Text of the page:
Tribou was given the honorific title of monsignor in 1993 in recognition of his many contributions to his church. While flattered by the honor, he said he preferred to be known as “Father,” lest he seem too remote from his boys, and most people continued to call by the familiar “Father.”

Tribou died on February 2, 2001, after a battle with cancer. His funeral was held at Catholic High School in the gym with a service in the morning for students and their families and one after school for the public. The gym was filled at each service. In the eulogy, Monsignor Gaston Hebert said, “It is my contention that no other priest in the history of our diocese has so influenced as many lives in such a permanent fashion as this remarkable, great priest. He was the right man in the right place at the right time.” After his death, the section of Lee Street on which Catholic High is situated was renamed Father Tribou Street.

For additional information:
“Father George W. Tribou, 1924–2001.” Arkansas Democrat-Gazette, February 6, 2001, p. 6B.

Moran, Michael J. Proudly We Speak Your Name: Forty-four Years at Little Rock Catholic High School. Little Rock: Butler Center Books, 2009.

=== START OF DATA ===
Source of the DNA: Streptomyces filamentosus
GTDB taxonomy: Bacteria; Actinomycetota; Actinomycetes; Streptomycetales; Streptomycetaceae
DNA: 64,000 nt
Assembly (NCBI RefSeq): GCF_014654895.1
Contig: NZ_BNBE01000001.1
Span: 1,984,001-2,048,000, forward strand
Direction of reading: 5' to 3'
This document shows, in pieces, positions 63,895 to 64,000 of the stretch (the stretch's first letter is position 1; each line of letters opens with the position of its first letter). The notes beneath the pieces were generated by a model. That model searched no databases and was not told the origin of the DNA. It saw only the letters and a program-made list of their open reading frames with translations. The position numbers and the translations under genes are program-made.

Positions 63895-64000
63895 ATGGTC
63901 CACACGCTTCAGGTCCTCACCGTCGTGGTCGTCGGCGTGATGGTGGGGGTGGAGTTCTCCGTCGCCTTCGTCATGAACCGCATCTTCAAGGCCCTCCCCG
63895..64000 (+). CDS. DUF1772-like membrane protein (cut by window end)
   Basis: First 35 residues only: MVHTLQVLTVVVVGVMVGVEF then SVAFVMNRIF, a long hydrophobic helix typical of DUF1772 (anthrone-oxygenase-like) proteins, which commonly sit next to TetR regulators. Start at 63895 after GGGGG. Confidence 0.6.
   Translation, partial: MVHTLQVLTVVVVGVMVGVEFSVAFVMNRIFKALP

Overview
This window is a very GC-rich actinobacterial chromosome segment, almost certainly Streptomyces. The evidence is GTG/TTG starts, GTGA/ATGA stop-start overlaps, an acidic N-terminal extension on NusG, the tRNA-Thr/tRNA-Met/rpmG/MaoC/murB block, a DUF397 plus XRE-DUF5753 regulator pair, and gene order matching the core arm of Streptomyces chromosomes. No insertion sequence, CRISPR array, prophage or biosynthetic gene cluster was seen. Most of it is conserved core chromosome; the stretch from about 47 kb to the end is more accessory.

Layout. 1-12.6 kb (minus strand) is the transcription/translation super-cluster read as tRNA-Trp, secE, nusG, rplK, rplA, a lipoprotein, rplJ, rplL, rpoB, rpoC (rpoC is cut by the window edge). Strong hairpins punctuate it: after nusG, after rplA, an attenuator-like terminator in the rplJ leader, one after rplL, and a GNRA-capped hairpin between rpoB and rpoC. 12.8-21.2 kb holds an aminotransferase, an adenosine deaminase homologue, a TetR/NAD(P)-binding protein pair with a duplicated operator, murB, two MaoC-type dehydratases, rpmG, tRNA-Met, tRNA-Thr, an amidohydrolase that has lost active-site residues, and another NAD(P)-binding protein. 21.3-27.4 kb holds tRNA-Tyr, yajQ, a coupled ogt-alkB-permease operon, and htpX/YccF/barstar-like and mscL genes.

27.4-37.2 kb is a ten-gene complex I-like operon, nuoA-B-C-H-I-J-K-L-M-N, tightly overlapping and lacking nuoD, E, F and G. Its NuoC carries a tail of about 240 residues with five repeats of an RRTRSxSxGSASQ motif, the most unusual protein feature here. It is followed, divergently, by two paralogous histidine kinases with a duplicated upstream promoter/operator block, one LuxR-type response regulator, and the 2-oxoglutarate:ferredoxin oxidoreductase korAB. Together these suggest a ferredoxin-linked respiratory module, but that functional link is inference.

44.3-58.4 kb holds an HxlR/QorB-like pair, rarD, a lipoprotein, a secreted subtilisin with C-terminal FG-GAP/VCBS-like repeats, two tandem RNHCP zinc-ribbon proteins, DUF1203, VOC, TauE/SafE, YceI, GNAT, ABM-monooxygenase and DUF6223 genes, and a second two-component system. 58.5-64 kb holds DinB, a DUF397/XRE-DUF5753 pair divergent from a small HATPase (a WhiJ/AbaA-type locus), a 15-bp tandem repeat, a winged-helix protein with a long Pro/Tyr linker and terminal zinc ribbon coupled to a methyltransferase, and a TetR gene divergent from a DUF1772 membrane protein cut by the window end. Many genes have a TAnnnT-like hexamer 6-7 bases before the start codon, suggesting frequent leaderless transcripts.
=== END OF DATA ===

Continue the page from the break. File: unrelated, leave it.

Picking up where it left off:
Oman, Noel. “Father’s Flock Says Goodbye.” Arkansas Democrat-Gazette, February 7, 2001, pp. 1B, 12B.

———. “Tribou, 76, Dies of Ills after Surgery.” Arkansas Democrat-Gazette, February 3, 2001, pp. 1A, 10A, 11A.

Rains, Judy. “George William Tribou.” Arkansas Democrat, August 13, 1989, High Profile Section, pp. 1, 9.

W. W. Satterfield
Little Rock, Arkansas


    Tribou Tales: Part 6:  In 1984, a lawyer in the Public Defender’s Office called Father Tribou and asked if he would counsel with a teenage client, and he agreed to help. Stephen Douglas Hill, age eighteen, was accused of killing an Arkansas State policeman. He apparently had no family or friends. Father Tribou met and visited with the young man in jail and developed a relationship. The teenager was tried for murder, convicted, and sentenced to death. Hill asked, “Father you’re not going to desert me now are you?” Father assured him that he would stick with him. Tribou visited with Governor Bill Clinton at the Governor’s Mansion to discuss the situation. He said that he could tell that the governor was visibly shaken by what he said was his legal obligation to proceed with ordering the execution. Hill wrote to Tribou: “This is going to be one of the best Christmas’s I’ve had because this year I have something I have never had before, and that is a best friend, a true friend, a true best friend—you.” Father Tribou was present at the execution in 1992.

    Mr. W. W. Satterfield